December 6, 2023


Travel Adventure

Copenhagen’s Food Halls Offer A Glimpse Of The City’s Culinary Excellence

4 min read

In the almost two decades since The New Nordic Kitchen Manifesto was published in 2004, the city of Copenhagen has become one of the top dining destinations in the world. Inspired by the challenge of creating ethically sustainable dishes focused on fresh ingredients, tastes, and seasonality, a new generation of chefs quickly made their mark.

For a city with less than a million residents, it has led to an embarrassment of riches. While iconic establishments like Noma and The Alchemist continue to inspire, the city has also seen an infusion of chefs from across the globe arrive over the last decade. It has created a smorgasbord of flavors that touch every corner of the planet.

Nowhere is this vibrant mixture more evident than in the city’s food halls and markets. Local produce, meats, and spices are showcased next to the ingredients from around the world that arrive daily at the city’s docks. Often acting as incubators for well-known chefs and relative newcomers, the teams behind the numerous small stalls spread throughout the city serve cuisine that highlights Copenhagen’s creativity.

The most beloved of these institutions is Torvehallerne, with its over sixty restaurant stalls and specialty food shops. Its two glass-enclosed halls, with large outdoor courtyards, draw tourists and residents daily in all types of weather. Throughout the year, Torvehallerne hosts cooking exhibitions, farmer’s co-ops, and numerous other events highlighting the culinary skills that have made the city a culinary Mecca.

Outposts from some of Copenhagen’s best restaurants offer dishes alongside plucky newcomers. They are surrounded by glass-fronted stalls filled with fresh fish brought in that morning on the docks, cured and fresh meats, and a wide array of cheeses, chocolates, and fresh fruits. Distillers and wine merchants hawk their wares while beer drinkers search Mikkeller and Friends, an outpost of the famous brewery, for rare brews. Wafting over all of that is the aroma of freshly brewed coffee and bread.

It is both a working food market and kitchen that commonly draws chefs and gourmands alike to roam its corridors looking for inspiration.

Not far away is Tivoli Gardens, the second oldest operating amusement park in Europe. Founded in 1843 to provide the populace of Copenhagen with a place to relax, its gardens and dining scene are exemplary. Over fifty restaurants, many white tablecloth establishments, are arranged throughout the property showcasing Copenhagen’s culinary skills.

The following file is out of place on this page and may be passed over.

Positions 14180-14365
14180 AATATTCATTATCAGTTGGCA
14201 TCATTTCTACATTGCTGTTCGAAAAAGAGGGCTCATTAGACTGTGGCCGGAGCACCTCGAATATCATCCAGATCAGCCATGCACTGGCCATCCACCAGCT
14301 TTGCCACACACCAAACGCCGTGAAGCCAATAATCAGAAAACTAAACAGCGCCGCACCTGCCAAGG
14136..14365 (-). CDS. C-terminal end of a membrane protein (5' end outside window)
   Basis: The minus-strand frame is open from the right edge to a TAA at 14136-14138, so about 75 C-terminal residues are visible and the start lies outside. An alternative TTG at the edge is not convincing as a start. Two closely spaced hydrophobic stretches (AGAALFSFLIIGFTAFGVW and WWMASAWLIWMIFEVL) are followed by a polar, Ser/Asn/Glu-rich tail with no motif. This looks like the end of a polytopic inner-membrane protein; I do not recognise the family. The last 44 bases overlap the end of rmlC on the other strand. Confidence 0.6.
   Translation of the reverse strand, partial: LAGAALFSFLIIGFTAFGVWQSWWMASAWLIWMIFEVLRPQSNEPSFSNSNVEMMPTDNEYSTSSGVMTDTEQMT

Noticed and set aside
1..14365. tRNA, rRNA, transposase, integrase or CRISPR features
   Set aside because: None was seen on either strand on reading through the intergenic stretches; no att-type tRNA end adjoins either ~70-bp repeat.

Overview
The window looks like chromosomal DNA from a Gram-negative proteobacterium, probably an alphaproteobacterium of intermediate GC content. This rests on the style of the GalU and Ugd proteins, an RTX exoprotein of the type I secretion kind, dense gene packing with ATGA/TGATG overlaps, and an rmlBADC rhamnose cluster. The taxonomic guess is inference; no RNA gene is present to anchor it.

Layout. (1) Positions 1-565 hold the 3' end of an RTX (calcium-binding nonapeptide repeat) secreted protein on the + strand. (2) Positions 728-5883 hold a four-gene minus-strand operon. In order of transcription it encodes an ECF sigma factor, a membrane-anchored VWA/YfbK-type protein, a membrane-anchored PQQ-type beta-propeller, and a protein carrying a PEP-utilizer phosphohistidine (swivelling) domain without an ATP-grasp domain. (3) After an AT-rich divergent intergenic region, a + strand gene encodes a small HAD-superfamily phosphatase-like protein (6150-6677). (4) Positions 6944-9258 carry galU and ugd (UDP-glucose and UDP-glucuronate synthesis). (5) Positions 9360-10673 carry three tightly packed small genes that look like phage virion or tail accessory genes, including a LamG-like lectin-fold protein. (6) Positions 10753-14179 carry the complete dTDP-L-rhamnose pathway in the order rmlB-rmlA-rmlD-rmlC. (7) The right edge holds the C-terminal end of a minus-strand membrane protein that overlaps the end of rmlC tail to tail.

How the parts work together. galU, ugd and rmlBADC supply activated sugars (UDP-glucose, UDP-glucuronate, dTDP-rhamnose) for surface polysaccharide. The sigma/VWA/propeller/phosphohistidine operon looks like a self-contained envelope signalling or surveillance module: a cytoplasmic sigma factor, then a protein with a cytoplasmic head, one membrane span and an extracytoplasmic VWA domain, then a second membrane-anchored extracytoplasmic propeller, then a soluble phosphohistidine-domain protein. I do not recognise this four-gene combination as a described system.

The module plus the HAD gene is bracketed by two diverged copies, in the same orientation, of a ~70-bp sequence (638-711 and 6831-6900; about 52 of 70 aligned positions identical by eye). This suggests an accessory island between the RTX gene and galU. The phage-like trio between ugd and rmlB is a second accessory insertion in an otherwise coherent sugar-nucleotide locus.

They opened the Tivoli Food Hall in 2017. An extension of the park, you don’t have to pay admission to enter; it allowed their dining program to expand into the burgeoning food hall movement that was taking hold. Home to fifteen stalls with flavors ranging from South Asia to Northern Africa, it showcases a wide range of dishes.

In a city as urban as Copenhagen, it only makes sense that outdoor street food would thrive. Bikes outnumber cars, its waterfront is bristling with activity, and its residents are out in force in all types of residents. Broens Gadekøkken and Reffen both are a resounding testament to Copenhagen’s culinary community. Each sits next to the waterfront that has shaped the city since its beginning, and both see dishes served out of repurposed shipping containers.

Between the two, they offer over seventy different food and drink stalls, each showcasing items that shine a bright spotlight on the culinary finesse so ingrained in Copenhagen.

Broens Gadekøkken, due to its proximity to the city’s downtown core, is perennially packed. Located just off one of the city’s more popular bike paths, on the way to the hippie Freetown Christiania, another interesting dining scene, it serves as a popular dining spot. A popular tourist destination, it offers a glimpse into the city’s international flavors.

Located just a few kilometers away, inside an old shipping yard, is one of the largest open-air food halls in the world, Reffen. Surrounding a skate park and bracketed on three sides by water, it is a bouillabaisse of international flavors. Chefs from across the world showcase their skills, creating a wide array of delectable offerings. Vibrant flavors abound. Fresh barbequed meats, the tang of Mexican spices, and freshly made pastries sit alongside Mikkeller and the Nørrebro Bryghus craft beers.

The one thing that unites all these venues is one of the core commitments of the New Nordic Manifesto-sustainability and creativity. To operate in Copenhagen’s culinary orbit, restaurant operators and chefs must execute at a high level. That focus is evident at a three-hour tasting menu experience or a walkup pizza stand.

Copenhagen is a city that can quickly overwhelm food lovers; there are just so many options. Luckily for them, a quick stop at any of the city’s thriving food halls and markets will allow them to gather their bearings and understand what makes the city so unique.


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